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The discussion about synovial fluid is taking Aviation Geek777's thread off the subject, which is his recovery and the condition of his incision.

I think enough has been said about synovial fluid and what it does, so please can we return to the main topic - the state of AviationGeek777's incision, 2+ years after his surgery.
Thank you.
 
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AviationGeek777

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I saw the surgeons assistant again today. There was litte of that yellow clear fluid on the bandage. He removed the bandage squeezed more out and placed another bandage and told me to see him next Tuesday. I again asked him today if he should send the fluid for testing, but he said there isn't need to since it doesn't look like an infectious fluid and it doesn't have any puss. They did tell me i have tendonitis 4 months ago, maybe that aggravated something inside my body? They are literally stumped and don't really know why this would be happening almost 3 years after the surgery. He told me it usually happens right after the surgery, not years later. I am still taking amoxicillin twice a day for 10 days.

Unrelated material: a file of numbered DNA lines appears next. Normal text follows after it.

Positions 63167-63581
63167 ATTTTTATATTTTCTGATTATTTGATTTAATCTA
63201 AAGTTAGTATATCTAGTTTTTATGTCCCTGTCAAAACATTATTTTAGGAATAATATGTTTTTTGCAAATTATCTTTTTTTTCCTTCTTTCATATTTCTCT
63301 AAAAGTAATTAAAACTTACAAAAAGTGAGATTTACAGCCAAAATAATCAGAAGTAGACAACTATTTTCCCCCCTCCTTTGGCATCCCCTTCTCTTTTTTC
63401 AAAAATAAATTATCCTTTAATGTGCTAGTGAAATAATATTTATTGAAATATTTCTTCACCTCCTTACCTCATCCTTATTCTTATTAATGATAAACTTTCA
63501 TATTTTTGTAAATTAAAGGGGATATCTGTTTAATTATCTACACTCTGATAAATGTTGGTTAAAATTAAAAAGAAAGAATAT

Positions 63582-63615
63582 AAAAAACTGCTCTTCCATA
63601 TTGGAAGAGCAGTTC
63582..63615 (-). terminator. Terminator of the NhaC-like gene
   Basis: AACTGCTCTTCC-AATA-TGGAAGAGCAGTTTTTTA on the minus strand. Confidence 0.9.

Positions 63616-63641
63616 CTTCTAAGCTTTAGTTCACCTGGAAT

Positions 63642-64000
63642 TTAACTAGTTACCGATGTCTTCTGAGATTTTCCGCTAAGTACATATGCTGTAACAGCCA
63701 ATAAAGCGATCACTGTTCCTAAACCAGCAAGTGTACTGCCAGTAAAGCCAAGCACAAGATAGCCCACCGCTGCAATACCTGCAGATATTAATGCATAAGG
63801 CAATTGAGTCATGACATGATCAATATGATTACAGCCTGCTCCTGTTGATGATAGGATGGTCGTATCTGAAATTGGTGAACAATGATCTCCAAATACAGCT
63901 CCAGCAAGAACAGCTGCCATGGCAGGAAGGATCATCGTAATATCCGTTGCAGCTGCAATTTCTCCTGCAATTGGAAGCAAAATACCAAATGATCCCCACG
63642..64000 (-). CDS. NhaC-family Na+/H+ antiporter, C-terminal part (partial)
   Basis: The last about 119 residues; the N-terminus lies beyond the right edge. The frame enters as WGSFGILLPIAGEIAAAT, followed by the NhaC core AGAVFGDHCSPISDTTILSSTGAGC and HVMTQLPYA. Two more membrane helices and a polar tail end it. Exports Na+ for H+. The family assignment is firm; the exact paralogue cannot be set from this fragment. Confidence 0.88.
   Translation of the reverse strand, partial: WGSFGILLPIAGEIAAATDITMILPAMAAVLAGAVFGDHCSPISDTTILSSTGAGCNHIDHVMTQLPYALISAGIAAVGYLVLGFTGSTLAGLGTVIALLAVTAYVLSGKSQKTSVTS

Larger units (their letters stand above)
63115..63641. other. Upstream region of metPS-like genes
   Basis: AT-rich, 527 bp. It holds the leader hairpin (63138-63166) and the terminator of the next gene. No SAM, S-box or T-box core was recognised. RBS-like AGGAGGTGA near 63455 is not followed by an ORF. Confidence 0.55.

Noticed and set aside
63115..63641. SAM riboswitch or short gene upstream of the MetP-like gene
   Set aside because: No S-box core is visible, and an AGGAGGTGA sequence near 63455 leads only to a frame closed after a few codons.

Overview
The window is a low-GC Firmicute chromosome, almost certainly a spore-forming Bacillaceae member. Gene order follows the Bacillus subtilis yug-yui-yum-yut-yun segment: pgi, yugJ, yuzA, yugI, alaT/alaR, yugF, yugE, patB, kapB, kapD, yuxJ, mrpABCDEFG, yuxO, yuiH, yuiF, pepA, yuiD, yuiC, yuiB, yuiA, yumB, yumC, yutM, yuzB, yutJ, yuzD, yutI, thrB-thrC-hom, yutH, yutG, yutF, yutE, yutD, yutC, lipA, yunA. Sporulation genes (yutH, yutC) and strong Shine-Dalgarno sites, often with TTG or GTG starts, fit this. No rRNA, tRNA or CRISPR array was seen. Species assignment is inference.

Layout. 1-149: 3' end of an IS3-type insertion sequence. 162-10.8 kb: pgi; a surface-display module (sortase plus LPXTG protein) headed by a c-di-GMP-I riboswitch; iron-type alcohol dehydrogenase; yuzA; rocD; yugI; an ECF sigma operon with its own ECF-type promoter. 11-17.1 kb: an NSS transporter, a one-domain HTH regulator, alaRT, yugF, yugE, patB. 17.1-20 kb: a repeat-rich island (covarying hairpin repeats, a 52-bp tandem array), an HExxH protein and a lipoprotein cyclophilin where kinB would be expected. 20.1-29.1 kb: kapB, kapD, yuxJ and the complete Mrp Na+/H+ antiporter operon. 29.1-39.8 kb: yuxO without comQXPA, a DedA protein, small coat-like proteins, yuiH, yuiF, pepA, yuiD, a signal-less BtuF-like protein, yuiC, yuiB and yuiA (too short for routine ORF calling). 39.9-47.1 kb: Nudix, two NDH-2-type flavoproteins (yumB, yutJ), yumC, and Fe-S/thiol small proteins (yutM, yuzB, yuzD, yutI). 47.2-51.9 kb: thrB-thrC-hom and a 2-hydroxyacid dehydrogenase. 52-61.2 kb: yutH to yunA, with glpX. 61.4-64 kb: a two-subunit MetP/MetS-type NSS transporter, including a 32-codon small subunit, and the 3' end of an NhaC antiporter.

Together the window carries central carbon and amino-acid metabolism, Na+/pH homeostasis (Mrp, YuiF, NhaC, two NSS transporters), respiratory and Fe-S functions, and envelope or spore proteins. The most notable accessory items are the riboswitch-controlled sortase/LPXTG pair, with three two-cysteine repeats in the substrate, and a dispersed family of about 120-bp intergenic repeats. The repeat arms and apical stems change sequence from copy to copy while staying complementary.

Celle

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I again asked him today if he should send the fluid for testing, but he said there isn't need to since it doesn't look like an infectious fluid and it doesn't have any puss.
You can't tell by looking at it.

I'm glad you are on an antibiotic.

Can you ask if the doctors have considered you might have a seroma?

A seroma is a collection of fluid that builds up under the surface of your skin. Seromas may develop after a surgical procedure, most often at the site of the surgical incision or where tissue was removed. The fluid, called serum, doesn’t always build up right away.